Close-up photo of a mischievous dog's guilty face, toy stuffing scattered around, capturing the moment of curiosity turned destruction, reminding us to dog-proof our homes.

Seeing stuffing and fabric pieces from a beloved stuffed animal in your dog’s mouth can be alarming. You may worry about intestinal blockages, toxicity from stuffing ingredients, or other health issues.

The good news is that small ingestions of stuffed animal parts are often harmless, though larger pieces can potentially cause problems.

If your dog ate only a little bit of fabric or stuffing, watch for signs of trouble like vomiting, diarrhea or abdominal pain over the next day. Usually these minor ingestions pass through fine. But for larger ingestions, or if you notice concerning symptoms, call your vet right away.

Determine How Much Was Eaten

Look Around For Missing Parts

If you notice stuffing or pieces of fabric on the floor, check if they match the stuffed animal in question. Collect all the pieces you can find and try to reconstruct the shape to get an idea of what and how much is missing. You’ll want to act fast before your dog eats the evidence!

Also closely inspect the remaining stuffed toy. Look for tooth punctures, missing appendages, or holes where filling is leaking out. Note the locations and sizes of any damage. This will help you determine which internal organs the stuffing may have entered, and how much needs to pass through your dog’s system.

Check Your Dog’s Stool

For the next 2-3 days, or however long the vet advises, collect and inspect all of your dog’s poop. Look for pieces of fabric, stuffing, plastic eyes or nose, or squeakers. Set the suspicious poops aside and bring them with you to the vet appointment.

This helps the vet understand how much of the stuffed animal was ingested and how quickly it is moving through the digestive tract.

If possible, walk your dog on concrete or another hard surface you can easily wash and disinfect. This makes spotting the stuffing in the stool easier. And remember to wash your hands thoroughly after handling any questionable fecal matter!

Watch For Signs Of Blockage Or Trouble

Lack Of Appetite Or Energy

If your dog ate stuffing or another part of a stuffed animal that could cause an intestinal blockage, it’s important to monitor them for signs of trouble. One key thing to watch for is a lack of appetite or energy.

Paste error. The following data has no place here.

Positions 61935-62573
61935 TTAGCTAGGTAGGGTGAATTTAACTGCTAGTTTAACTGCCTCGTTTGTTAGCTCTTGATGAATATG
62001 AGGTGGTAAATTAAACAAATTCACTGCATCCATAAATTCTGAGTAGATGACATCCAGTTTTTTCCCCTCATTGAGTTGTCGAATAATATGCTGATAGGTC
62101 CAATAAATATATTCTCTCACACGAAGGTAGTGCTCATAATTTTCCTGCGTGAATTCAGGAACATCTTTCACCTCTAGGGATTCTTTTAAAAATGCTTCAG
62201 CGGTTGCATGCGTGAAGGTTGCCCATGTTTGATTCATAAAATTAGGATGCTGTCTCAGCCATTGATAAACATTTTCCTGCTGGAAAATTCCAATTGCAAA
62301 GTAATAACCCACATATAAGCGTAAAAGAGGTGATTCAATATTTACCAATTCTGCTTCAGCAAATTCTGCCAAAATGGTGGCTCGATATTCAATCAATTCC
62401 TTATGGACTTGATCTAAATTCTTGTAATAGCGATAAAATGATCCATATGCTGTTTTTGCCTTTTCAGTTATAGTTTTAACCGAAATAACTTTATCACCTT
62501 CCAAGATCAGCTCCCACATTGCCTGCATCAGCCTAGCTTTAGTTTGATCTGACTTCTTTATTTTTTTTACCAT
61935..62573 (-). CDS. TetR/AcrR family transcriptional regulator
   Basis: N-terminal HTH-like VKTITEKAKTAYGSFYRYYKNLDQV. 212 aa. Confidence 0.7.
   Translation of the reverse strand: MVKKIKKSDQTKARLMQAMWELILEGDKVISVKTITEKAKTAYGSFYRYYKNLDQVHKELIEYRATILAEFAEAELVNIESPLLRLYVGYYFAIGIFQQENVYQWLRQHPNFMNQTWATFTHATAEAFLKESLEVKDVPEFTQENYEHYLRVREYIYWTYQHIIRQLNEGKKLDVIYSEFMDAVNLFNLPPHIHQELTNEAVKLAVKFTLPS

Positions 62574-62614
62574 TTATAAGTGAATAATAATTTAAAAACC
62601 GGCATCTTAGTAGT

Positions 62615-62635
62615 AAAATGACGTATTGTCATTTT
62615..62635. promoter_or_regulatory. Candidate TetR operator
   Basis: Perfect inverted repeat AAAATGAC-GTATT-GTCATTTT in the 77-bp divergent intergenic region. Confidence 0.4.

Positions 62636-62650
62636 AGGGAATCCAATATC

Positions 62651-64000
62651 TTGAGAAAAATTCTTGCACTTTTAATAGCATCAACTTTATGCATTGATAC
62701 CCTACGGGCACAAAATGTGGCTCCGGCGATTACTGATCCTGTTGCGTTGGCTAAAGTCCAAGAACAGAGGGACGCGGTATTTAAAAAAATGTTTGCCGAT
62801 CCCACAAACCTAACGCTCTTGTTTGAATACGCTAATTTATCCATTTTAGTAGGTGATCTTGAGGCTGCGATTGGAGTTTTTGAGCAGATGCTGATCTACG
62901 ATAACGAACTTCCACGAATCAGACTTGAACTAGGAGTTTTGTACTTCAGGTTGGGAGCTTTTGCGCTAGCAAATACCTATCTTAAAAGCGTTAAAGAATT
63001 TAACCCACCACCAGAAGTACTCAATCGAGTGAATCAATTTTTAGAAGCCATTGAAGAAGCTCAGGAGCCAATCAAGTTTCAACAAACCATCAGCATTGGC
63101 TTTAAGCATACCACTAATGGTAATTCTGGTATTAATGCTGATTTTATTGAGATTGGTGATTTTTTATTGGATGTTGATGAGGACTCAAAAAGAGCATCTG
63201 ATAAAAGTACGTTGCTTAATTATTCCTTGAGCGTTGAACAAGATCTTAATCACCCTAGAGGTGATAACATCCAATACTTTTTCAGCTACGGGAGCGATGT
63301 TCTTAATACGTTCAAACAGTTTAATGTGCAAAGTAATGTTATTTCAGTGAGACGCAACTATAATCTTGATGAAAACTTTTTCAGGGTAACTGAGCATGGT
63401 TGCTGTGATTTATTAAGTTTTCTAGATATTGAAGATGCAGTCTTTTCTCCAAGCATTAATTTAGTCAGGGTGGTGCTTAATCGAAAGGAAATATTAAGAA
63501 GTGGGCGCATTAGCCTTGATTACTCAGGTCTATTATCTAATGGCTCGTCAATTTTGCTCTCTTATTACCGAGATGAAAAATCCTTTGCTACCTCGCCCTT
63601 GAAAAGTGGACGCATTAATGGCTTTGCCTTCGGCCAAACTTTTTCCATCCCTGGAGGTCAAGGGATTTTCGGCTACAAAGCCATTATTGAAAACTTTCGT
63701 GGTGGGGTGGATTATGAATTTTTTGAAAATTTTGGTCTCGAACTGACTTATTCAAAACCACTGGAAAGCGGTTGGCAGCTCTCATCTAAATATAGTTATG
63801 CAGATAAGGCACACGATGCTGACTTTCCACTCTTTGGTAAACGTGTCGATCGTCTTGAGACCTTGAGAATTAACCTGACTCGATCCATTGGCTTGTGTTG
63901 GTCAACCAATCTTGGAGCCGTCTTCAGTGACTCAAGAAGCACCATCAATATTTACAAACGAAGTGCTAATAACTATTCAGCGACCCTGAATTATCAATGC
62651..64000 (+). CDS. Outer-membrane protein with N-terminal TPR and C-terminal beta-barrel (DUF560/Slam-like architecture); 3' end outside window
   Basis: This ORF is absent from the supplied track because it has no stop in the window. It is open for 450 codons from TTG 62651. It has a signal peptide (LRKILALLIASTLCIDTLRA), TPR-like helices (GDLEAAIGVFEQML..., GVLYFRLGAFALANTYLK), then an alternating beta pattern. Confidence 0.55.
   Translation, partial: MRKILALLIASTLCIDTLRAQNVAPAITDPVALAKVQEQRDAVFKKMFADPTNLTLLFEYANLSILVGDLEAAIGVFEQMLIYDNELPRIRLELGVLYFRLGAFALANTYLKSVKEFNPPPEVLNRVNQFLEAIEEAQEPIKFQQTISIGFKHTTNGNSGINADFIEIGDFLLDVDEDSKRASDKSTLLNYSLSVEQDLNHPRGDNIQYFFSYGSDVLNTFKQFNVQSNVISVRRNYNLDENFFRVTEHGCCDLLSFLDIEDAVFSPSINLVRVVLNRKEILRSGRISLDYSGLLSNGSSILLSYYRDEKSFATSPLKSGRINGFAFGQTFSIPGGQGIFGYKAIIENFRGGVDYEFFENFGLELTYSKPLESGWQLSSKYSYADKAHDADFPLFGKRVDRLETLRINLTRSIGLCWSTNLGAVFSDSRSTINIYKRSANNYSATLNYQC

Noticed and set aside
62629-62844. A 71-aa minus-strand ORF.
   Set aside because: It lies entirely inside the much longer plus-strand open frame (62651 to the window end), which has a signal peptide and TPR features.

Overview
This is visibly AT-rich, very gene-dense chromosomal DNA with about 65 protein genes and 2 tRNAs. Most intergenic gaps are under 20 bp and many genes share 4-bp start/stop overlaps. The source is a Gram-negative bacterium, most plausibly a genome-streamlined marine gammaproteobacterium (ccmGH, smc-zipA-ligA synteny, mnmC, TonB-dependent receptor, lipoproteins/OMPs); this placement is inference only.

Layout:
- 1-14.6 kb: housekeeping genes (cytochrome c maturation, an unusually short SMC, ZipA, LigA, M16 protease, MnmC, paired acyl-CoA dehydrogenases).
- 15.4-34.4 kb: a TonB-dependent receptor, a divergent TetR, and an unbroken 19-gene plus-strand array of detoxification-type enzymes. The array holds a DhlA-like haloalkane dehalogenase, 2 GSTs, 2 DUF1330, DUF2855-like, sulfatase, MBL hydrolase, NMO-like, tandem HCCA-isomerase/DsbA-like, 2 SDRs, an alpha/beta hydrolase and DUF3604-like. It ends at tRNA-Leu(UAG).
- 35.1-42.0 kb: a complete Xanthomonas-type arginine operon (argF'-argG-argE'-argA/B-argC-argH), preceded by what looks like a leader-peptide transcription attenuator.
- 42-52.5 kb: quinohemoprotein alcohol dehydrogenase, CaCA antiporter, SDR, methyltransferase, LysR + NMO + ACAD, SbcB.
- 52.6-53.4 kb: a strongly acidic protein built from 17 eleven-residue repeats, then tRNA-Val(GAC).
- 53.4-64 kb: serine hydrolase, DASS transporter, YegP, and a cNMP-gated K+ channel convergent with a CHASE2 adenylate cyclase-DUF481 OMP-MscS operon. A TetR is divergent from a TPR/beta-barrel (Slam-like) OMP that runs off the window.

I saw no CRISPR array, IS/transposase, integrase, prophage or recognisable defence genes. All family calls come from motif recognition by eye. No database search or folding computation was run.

A dog that normally is excited for meals but suddenly loses interest in food could have a blockage starting to form. Lethargy, less interest in play or just generally acting quieter can also be red flags.

According to the ASPCA Poison Control Center, appetite issues often emerge 12-24 hours after a dog consumes a problematic foreign object.


Another warning sign is frequent vomiting or throwing up undigested stuffed animal parts. This can indicate an obstruction forming in the intestines that makes it impossible for food to properly pass through.

Per the AKC, acute vomiting within the first four hours after eating something unusual, like stuffed animal stuffing, merits an urgent vet visit. Watch to see if your dog throws up foam, fluid or bits of fabric.


Along with vomiting, sudden bouts of diarrhea or very loose stools containing fabric pieces or stuffing could confirm your dog’s body is struggling after their snack. According to the Merck Veterinary Manual, small intestinal obstructions like from stuffing can stimulate hypermotility in bowel contractions trying to push material through, resulting in runny stool with the foreign material visible.

Straining To Defecate

Excessive straining or pain when trying to poop is another troubling sign. Per the PetMD resource, dogs may cry, whine or anxiously circle when attempting to pass stool if a gastrointestinal blockage is present.

Difficulty defecating or small amounts of loose stool with mucus or blood also warrant rapid vet evaluation, according to BluePearl veterinary experts. This indicates the intestinal walls are impacted.

Symptom Development Time After Ingestion
Loss of appetite 12-24 hours
Vomiting 2-4 hours
Diarrhea 12-48 hours
Straining/pain when defecating 12+ hours
In most cases, signs of trouble will emerge within 12-48 hours if your dog managed to ingest part of a stuffed animal or stuffing and develop an intestinal obstruction from it. But issues like appetite changes can also take longer to manifest, so keep watch beyond 48 hours if possible.

Call Your Vet With Concerns

Describe What Was Eaten

If you discover your canine companion has nibbled, torn, or fully consumed portions of a stuffed toy, contact your veterinarian right away to discuss the situation. Provide details on exactly what types of materials were ingested, as this insight allows the vet to better evaluate any risks.